A Most Unreasonable Option
by Tibor R. Machan
Not being an expert in the field of public transportation, I chime in with some trepidation here. However, the issue I wish to discuss is very much in the public domain, being debated by amateurs throughout the community. And since I've done my share of travel around the globe, with all kinds of methods evident in how people deal with congestion, I thought I could add my two cents worth. Especially since one local paper has asserted in no uncertain terms that the most reasonable option for solving the congestion that exists on the Riverside Freeway to Orange County route would be a people-mover such as being used at Disneyland and other amusement parks.
Of course, this option is a joke but those who propose it don't seem to know that. They are those among us who at any cost want to remove the automobile as a part of our lives and force us all to go back to an era where its conveniences would be renounced as too bourgeois and environmentally unfriendly. In the essay where this idea was proposed, the fact that Disneyland and some other amusement parks and recreation (skiing) regions make use of people-movers served as proof of their suitability for moving commuters from Riverside County into Orange County and back, during workdays, instead of some other approach to reducing the congestion on Routes 91, 55 and 57, the current roads linking the two areas.
Now people-movers are fine for those interested in being carted around from one attraction to another at an amusement park, from the parking area to the slopes at a skiing resort, from the parking era to the museum at the new Getty Museum in Los Angeles, and so forth. These places are attended for very specific purposes, for just a little while, after which people go back to their lives of picking up or dropping off their kids at school, little league or ballet, grocery shopping, visiting the mall or the local DMV, grabbing a bite of lunch, etc., and so forth. In other words, most people do their commuting while also taking care of business, which tends to require innumerable stops.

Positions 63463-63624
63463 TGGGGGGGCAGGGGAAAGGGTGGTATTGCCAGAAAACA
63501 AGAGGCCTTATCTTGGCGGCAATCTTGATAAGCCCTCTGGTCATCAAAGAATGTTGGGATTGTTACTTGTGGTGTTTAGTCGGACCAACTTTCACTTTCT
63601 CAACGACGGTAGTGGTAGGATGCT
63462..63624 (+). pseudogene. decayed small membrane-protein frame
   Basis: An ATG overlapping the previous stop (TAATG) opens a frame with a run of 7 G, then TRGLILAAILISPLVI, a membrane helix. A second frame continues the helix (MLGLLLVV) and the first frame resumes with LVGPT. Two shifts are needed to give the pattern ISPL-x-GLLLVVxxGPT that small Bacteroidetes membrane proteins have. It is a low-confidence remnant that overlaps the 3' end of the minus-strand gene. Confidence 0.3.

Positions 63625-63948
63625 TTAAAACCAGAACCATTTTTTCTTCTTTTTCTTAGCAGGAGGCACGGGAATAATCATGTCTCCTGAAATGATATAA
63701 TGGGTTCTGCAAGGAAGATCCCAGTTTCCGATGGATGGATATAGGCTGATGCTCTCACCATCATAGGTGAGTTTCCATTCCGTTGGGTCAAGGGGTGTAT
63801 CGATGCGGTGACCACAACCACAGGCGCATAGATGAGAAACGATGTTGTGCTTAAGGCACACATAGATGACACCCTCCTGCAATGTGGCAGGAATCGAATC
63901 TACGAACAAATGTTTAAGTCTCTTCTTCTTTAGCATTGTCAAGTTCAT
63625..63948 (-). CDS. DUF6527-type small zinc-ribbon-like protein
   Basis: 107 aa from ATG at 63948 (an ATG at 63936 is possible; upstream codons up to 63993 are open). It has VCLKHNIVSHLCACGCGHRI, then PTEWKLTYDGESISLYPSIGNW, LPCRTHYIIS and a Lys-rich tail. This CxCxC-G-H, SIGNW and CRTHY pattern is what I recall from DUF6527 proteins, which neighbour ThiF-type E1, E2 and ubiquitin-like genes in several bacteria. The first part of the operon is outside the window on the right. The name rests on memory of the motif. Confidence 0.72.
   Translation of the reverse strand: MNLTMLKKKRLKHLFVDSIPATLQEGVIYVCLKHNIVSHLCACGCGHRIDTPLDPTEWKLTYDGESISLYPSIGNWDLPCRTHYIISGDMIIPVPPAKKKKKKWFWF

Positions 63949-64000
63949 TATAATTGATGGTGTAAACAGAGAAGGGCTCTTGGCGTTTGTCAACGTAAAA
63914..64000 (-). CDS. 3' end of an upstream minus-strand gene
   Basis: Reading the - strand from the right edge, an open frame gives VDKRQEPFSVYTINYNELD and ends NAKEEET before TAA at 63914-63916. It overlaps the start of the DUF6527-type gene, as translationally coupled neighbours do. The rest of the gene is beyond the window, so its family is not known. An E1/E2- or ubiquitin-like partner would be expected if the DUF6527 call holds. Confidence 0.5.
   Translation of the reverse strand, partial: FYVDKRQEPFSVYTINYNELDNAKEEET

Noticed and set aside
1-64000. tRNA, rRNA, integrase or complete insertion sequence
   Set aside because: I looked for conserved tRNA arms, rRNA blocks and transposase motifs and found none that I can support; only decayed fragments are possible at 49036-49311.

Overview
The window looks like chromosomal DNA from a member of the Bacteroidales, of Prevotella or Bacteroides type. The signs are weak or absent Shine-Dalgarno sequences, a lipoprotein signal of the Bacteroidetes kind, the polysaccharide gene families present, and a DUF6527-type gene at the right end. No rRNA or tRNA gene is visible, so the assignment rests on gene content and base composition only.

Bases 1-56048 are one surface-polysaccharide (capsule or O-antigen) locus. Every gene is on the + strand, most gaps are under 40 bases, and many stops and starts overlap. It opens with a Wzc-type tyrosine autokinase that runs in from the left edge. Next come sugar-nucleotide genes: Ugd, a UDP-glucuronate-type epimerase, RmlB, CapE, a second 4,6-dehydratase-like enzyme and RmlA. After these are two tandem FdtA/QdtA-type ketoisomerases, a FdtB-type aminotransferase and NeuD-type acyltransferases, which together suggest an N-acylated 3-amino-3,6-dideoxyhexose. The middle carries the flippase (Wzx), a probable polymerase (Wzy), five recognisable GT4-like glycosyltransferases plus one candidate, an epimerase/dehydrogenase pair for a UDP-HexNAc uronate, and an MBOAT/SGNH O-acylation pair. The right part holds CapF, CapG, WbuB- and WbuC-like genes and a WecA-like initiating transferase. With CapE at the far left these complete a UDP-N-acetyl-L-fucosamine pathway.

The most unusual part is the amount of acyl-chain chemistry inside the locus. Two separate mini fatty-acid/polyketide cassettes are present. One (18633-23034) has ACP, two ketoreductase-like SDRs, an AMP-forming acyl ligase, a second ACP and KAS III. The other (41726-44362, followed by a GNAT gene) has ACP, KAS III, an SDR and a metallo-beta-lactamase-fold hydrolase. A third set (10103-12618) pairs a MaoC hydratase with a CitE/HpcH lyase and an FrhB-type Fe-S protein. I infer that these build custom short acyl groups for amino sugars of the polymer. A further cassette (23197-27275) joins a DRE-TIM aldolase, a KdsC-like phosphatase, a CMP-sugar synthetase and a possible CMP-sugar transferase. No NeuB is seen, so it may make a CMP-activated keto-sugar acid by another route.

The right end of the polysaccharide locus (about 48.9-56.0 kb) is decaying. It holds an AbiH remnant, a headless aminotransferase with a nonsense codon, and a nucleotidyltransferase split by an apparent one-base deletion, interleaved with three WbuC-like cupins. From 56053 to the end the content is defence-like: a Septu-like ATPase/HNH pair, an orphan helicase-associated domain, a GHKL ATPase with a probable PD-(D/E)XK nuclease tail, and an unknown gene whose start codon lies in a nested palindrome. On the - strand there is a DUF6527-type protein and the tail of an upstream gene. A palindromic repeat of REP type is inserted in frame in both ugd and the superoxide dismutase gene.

Anyone who believes that folks ought to be regimented into using people-movers hasn't a clue about what most people do while driving their cars to and from work. They do a lot besides getting to work and returning home. Even if the bulk of the driving occurs on reasonably long stretches of freeway or highway, once close to work or home they are very likely to pick up laundry, buy some milk and the like. This cannot be done when using a people mover -- or, it would be rather complicated since all such errands would have to occur right by the points of embarkation. Actually there is an option being considered, namely, a tunnel through the Santa Ana Mountain range, that makes much better sense (given that the alternative of private solutions, based on market forces, is not in the cards hereabouts). I have lived in Switzerland and traveled all around it, as well as Italy, where tunnels for trains and highways are ubiquitous. And they are not only highly efficient, able to accommodate private automobile use as well as public transport, but seem to be fully harmonious with a plush and abundant wilderness.
I am no expert at estimating the respective costs associated with various alternative solutions to the Southern California traffic congestion, one that takes up several hours of commuters' lives every day during which they are caught in massive tie-ups and waste horrendous amounts of gasoline. But it seems to me that the people-mover idea is a deal-breaker from the get-go. Unless one is willing to live in a country that is fully top-down regimented by some technocrats, wherein the agendas of individuals are of no significance at all and only some elite's goals matter, the people-mover idea simply should not be an option. The fact that some people believe that it is bodes badly for a culture in which individual rights and the pursuit of the happiness of these individuals are supposed to be an outstanding factor.